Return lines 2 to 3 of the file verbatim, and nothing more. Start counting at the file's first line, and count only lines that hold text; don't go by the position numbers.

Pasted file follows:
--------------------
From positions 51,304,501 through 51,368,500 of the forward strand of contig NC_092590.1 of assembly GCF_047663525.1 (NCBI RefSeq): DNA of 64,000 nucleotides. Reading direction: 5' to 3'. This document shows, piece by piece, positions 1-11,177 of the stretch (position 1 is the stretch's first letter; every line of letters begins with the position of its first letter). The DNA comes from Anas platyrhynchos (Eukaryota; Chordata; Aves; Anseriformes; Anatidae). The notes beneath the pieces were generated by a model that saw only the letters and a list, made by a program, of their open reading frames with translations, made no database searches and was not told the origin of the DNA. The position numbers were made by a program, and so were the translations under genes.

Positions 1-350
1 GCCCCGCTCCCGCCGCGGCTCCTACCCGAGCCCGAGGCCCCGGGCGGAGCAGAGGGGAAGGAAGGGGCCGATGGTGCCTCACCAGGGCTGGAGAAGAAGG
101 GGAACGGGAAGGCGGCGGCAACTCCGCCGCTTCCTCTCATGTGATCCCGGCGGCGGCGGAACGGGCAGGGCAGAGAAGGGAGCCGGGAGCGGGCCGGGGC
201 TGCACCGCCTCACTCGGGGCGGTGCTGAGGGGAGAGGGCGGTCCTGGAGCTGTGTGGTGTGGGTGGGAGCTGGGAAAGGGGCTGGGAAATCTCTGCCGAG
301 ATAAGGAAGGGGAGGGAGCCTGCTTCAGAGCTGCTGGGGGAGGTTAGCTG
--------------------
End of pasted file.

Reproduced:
Positions 1-350
1 GCCCCGCTCCCGCCGCGGCTCCTACCCGAGCCCGAGGCCCCGGGCGGAGCAGAGGGGAAGGAAGGGGCCGATGGTGCCTCACCAGGGCTGGAGAAGAAGG